By Ron Leir
Two Kearny public school administrators whose contracts weren’t renewed asked their employers to reappoint them last week but were, instead, turned aside for a second time, as supporters loudly registered their displeasure.
Cynthia Baumgartner, whose appointment as Kearny High School principal expired June 30, and Martin Hoff, whose job as Franklin Elementary School vice principal, also came to an end June 30, were afforded an opportunity last Tuesday to explain why the board should reconsider its April 30 vote denying them reappointment, despite favorable recommendations by Interim Supt. Ronald Bolandi. Five votes were needed for reappointment but each came up short.
Both addressed the board in public after waiving their right to confidentiality and William Gossen, counsel to the New Jersey Principals and Supervisors Association, also spoke on their behalf.
At the April 30 meeting, board members who opposed their reappointments or who simply didn’t vote gave no reasons for their actions but later, upon written request by Baumgartner and Hoff, provided a “Statement of Reasons” through board counsel David Rubin.
For Baumgartner, those reasons were that during her one-year tenure as high school principal, there was “low morale” and “polarization” among her staff; a “lack of expected improvement in test scores”; need for a “professional improvement plan” to address “certain weaknesses”; “insufficient presence at school events”; and, finally, the district “can find a better candidate.”
As an overview, Baumgartner – using a slide projector to make points along the way – said that when she took the job, she “found the school in a time warp,” that “the staff taught the same curriculum over and over again,” and that “we had no rich data to analyze (standardized) test scores.” So, she said she created professional development teams to set up individualized learning plans for each student. “It was an arduous task because I had no tracking data but we were learning how to teach,” she said. But it was worth the effort, she said, because by the end of the year, the high school had achieved state-mandated “Adequate Yearly Progress (AYP).”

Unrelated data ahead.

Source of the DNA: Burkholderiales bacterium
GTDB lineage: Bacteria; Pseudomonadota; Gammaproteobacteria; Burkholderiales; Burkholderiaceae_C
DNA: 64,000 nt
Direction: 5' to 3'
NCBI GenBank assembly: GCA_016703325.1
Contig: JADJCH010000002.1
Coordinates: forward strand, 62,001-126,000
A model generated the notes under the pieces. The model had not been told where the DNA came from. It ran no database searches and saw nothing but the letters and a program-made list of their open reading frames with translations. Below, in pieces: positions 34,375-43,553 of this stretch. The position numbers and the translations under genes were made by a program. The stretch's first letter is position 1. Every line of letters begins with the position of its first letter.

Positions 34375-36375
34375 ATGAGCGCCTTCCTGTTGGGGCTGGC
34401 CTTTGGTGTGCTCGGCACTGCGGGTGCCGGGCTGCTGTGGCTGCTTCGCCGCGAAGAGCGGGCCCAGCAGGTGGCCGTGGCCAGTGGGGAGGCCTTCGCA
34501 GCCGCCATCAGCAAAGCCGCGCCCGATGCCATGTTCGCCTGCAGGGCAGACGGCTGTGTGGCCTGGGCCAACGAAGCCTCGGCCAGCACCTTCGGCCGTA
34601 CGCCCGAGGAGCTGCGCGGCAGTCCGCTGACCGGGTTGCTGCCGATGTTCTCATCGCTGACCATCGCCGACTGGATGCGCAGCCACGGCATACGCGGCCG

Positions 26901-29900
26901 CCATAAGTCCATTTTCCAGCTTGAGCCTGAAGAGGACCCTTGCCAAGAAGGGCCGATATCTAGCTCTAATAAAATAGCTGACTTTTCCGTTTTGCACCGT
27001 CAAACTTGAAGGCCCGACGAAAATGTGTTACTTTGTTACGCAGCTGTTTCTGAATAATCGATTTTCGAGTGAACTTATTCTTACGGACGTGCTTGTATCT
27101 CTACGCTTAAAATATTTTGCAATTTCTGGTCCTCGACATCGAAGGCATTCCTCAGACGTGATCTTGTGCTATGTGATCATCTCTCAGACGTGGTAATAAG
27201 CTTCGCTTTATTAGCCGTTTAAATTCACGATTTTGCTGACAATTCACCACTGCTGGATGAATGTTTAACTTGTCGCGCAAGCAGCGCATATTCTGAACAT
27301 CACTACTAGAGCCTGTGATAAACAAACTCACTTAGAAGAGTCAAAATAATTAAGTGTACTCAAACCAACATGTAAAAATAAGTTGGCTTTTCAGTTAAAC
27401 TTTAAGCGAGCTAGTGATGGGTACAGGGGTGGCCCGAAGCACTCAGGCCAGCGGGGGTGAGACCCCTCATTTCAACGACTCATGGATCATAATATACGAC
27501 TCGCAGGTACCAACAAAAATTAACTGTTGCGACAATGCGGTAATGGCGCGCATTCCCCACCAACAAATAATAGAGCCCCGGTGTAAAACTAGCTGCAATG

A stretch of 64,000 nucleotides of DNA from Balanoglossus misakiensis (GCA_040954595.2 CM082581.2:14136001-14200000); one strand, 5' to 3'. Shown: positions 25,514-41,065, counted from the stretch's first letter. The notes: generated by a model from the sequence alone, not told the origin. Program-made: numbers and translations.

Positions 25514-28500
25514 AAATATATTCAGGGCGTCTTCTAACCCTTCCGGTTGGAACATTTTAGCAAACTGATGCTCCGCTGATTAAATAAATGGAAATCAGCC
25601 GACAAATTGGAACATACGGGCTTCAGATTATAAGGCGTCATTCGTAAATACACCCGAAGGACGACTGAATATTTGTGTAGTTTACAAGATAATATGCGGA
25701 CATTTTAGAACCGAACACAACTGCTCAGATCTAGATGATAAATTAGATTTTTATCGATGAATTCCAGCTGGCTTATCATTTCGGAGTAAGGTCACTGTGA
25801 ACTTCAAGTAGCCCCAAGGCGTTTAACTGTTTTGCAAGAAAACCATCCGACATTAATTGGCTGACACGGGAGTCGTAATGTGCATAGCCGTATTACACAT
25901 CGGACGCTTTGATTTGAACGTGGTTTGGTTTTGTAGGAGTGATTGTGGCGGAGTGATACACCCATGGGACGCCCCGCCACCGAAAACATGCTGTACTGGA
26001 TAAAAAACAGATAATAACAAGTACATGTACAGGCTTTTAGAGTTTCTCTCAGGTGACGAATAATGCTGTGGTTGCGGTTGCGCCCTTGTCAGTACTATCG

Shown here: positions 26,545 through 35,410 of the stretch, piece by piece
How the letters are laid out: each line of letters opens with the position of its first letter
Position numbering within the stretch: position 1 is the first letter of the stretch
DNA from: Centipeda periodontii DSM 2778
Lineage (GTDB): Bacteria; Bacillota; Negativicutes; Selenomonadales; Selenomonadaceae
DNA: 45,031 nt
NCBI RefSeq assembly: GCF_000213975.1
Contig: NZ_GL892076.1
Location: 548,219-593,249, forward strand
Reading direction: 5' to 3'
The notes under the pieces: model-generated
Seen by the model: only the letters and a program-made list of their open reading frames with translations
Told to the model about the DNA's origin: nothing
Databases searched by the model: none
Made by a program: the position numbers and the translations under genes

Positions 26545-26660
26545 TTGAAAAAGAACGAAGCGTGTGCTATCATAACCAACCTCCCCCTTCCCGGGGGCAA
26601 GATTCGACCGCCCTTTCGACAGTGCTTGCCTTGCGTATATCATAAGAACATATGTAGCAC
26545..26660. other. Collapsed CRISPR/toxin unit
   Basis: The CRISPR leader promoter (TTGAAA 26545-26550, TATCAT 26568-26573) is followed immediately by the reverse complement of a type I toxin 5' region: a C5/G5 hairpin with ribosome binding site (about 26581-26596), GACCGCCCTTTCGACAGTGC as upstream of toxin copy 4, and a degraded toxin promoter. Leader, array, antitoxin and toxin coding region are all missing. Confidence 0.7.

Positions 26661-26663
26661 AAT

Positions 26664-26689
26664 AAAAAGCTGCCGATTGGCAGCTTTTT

On the morale issue, Baumgartner said that while “no grievances” were filed against her by staff, physical conditions in the high school not within her control could likely have disturbed the staff. Such things as the loss of 11 teachers’ parking spaces due to construction, a workplace that featured a “crumbling building,” an exterior “covered with scaffolding,” a “disgusting” women’s bathroom,” hallways “morose-looking,” utility lights “hanging from the ceiling,” plywood covering classroom windows, and construction drilling going on during school hours, and contractual inequities.
As for the test scores, Baumgartner credited her staff for doing a “kick-ass job” in raising HSPA scores by 13 points, “despite a national decline.” And AP scores were “up 24%,” she noted. “I don’t know what the board expected.”
If she needed to overcome “certain weaknesses,” as the board alleged, Baumgartner said that seems to fly in the face of her evaluation by the interim superintendent who praised her for raising the high school from failing to AYP, for trying to address the needs of students and staff during construction and who “strongly recommended” her “for any administrative position.”
As for failing to attend school events, Baumgartner said she not only devoted much of her time to such events, she “added” new ones “and I attended them.” Among them were the “Candlelight Vigil, Battle of the Classes and Mr. Kearny High.”
As for the board finding a “better candidate,” Baumgartner said that in a lengthy career as an educator, “I’ve raised test scores in five high schools in two districts,” gotten two master’s degrees and a Ph.D. in educational leadership, served on College Board committees and “never had a negative evaluation.”